The day is finally here.
The day is finally here.
It is time to vote and cast the shadow of Presidential politics off of our lives for at least a year – maybe 18 months if we're lucky.
If you are a Christian and a Democrat – contrary to popular opinion, they do exist – you probably enjoyed all of the free advice you got from people at church Sunday to "vote your values" or something to that effect.
Of course, in this case, "values" means abortion and gay marriage. And of course, the implication is that we are to vote Republican despite the fact that their candidate spent the vast majority of his public life as a pro-choice moderate Republican in one of the first states to approve gay marriage and even instituted state-wide health care.
Like Mitt Romney, I think Jesus would have liked universal health care. He did see a need for either the church or the government to take care of the poor. Jesus even said that what we do to the least advantaged person in society is what we do to him.
I think Jesus would be a socially conservative Democrat. I am a socially conservative Democrat.
I am probably more pro-life than most Republicans and I know most of my social views are far more conservative. Until 2008, I never voted for a Democrat for President.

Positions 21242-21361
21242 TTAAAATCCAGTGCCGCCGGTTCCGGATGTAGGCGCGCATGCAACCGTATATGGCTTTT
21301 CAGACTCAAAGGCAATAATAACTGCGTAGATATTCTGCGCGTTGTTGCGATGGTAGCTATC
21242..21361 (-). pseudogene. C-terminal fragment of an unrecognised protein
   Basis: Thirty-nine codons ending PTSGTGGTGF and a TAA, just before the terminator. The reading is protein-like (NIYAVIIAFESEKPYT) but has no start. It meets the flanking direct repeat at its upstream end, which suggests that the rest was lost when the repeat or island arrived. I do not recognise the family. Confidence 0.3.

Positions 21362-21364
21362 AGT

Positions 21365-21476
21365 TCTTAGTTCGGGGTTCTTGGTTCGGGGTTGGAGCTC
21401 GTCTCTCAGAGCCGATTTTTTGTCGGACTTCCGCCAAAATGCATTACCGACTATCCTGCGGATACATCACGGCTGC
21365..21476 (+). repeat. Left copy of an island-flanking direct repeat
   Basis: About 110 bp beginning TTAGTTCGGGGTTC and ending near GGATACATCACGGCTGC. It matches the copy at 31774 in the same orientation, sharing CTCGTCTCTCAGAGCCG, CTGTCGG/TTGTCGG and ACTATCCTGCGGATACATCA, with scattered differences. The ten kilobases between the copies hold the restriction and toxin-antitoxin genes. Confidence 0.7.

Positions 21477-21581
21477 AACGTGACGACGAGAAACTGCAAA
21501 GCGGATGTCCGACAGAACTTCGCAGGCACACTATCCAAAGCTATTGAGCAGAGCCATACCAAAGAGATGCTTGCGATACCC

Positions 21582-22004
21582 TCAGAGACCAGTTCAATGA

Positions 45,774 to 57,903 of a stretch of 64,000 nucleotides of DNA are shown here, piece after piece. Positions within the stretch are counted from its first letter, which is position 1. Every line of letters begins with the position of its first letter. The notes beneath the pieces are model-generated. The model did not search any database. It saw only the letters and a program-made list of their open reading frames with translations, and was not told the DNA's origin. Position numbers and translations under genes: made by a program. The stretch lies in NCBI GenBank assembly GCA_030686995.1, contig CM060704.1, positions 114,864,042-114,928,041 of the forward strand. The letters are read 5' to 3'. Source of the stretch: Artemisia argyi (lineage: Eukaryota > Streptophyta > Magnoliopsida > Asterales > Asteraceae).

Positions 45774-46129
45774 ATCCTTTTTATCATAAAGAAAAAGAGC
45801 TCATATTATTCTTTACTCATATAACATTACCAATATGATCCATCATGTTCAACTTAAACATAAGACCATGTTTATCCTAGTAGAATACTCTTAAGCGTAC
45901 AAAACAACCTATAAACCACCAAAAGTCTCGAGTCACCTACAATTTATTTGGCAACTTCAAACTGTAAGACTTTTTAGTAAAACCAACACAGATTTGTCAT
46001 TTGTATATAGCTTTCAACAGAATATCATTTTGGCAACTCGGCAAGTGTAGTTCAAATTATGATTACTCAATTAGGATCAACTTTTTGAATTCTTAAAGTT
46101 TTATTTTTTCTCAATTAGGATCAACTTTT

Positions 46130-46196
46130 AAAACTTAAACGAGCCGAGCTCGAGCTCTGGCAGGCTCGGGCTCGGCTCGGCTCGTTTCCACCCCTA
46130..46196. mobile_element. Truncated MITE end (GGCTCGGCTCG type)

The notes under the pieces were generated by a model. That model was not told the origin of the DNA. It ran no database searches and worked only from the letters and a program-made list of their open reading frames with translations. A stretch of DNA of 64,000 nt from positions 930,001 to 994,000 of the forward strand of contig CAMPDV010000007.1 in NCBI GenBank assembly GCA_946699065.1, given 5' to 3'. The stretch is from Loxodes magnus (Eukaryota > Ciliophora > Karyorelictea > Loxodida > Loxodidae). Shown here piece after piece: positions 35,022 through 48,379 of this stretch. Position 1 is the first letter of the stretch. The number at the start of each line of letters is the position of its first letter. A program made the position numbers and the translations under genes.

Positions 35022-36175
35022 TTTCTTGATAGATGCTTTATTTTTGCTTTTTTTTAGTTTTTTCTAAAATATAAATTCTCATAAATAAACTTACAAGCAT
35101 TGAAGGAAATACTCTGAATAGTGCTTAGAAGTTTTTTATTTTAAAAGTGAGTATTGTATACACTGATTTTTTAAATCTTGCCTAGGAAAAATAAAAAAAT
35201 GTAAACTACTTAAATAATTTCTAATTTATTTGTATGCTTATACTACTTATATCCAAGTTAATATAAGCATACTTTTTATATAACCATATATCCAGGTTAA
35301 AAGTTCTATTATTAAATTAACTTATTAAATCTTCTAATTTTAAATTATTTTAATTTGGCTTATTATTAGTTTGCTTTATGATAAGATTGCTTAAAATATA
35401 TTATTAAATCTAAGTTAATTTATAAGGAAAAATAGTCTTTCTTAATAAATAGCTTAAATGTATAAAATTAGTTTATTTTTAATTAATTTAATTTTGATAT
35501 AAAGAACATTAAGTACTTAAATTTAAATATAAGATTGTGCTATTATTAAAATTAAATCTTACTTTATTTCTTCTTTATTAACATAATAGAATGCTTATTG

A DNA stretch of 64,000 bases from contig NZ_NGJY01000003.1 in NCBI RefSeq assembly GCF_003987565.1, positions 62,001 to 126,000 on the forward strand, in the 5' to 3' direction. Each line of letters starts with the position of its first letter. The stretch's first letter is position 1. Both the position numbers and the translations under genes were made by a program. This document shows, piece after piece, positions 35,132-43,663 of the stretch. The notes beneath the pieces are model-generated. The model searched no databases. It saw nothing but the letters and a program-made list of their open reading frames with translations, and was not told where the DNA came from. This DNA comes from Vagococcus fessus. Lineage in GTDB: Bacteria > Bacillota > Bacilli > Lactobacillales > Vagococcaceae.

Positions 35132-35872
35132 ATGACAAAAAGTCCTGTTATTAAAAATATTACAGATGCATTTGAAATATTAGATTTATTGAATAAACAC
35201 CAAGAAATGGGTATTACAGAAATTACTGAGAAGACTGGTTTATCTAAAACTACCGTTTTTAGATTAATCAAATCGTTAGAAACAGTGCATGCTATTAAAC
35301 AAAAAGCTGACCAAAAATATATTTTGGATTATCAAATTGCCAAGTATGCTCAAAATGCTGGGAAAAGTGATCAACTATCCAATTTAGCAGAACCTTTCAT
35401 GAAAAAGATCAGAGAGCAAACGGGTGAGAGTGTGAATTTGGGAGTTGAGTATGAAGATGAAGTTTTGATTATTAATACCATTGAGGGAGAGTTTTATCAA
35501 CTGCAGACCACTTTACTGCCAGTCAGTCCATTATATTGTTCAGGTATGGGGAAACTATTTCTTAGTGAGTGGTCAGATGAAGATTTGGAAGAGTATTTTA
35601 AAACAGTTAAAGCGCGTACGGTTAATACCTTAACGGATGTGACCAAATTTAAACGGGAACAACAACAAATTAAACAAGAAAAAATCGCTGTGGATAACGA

I know how Republicans think because that's how I started my political life.
I had a teacher who became very much a mentor for me. She was one of those wacky liberal educators. We talked about religion and politics – both difficult in the school setting, more so since she was a science teacher.
She even registered me to vote. On Nov. 7, 1988 I turned 18. On November 8, I voted for George H.W. Bush over Michael Dukakis.
Three years later, after I had changed my major from Mechanical Engineering to Political Science and Economics, she called and offered me a chance no young poli-sci student could refuse. She had decided to run for office and she wanted me to manage her campaign.
In order to avoid the appearance of disorder, I changed my registration to Democrat so that she wouldn't have to answer those questions. At the time in Oklahoma, it also meant I got to vote in more local elections where Republicans were scarce.
I worked hard for her. I don't think I was great, but I tried to be.
We had a huge head of steam going into the primary. I had gone all over six counties in central Oklahoma. We spoke, went door-to-door, walked in parades, and mobilized volunteers.
When the primary came, we won with a large margin over four other candidates but we fell short of the 50 percent needed to win without a run-off.
The man who survived the primary with us was a farmer. He had been quoted in the Daily Oklahoman as saying he was pro-choice, as was my candidate. But in the run-off, agriculture money flooded in for him. He ran ads with his thousands of ag dollars criticizing my candidate for accepting a few hundred dollars worth of signs from a union. He used that in-kind donation to make her out to be one of those evil, union-supported teacher-types. We faced endorsements for our competitor because of our ties to unions. Even the Daily Oklahoman came out against us.